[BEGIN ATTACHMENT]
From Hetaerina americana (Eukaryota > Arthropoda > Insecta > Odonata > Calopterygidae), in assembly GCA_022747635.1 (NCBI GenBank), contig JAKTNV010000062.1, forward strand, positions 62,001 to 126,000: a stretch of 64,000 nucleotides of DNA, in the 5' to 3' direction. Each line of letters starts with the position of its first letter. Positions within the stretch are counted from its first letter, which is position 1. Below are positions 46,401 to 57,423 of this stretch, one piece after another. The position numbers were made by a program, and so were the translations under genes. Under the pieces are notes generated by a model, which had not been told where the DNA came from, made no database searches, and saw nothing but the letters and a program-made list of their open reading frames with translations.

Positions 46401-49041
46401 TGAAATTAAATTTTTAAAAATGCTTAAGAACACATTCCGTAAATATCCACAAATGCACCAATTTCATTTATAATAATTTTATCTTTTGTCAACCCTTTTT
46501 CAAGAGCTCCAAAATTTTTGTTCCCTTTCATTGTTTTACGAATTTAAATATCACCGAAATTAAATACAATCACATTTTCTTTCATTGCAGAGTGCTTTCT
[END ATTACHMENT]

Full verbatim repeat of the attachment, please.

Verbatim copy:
From Hetaerina americana (Eukaryota > Arthropoda > Insecta > Odonata > Calopterygidae), in assembly GCA_022747635.1 (NCBI GenBank), contig JAKTNV010000062.1, forward strand, positions 62,001 to 126,000: a stretch of 64,000 nucleotides of DNA, in the 5' to 3' direction. Each line of letters starts with the position of its first letter. Positions within the stretch are counted from its first letter, which is position 1. Below are positions 46,401 to 57,423 of this stretch, one piece after another. The position numbers were made by a program, and so were the translations under genes. Under the pieces are notes generated by a model, which had not been told where the DNA came from, made no database searches, and saw nothing but the letters and a program-made list of their open reading frames with translations.

Positions 46401-49041
46401 TGAAATTAAATTTTTAAAAATGCTTAAGAACACATTCCGTAAATATCCACAAATGCACCAATTTCATTTATAATAATTTTATCTTTTGTCAACCCTTTTT
46501 CAAGAGCTCCAAAATTTTTGTTCCCTTTCATTGTTTTACGAATTTAAATATCACCGAAATTAAATACAATCACATTTTCTTTCATTGCAGAGTGCTTTCT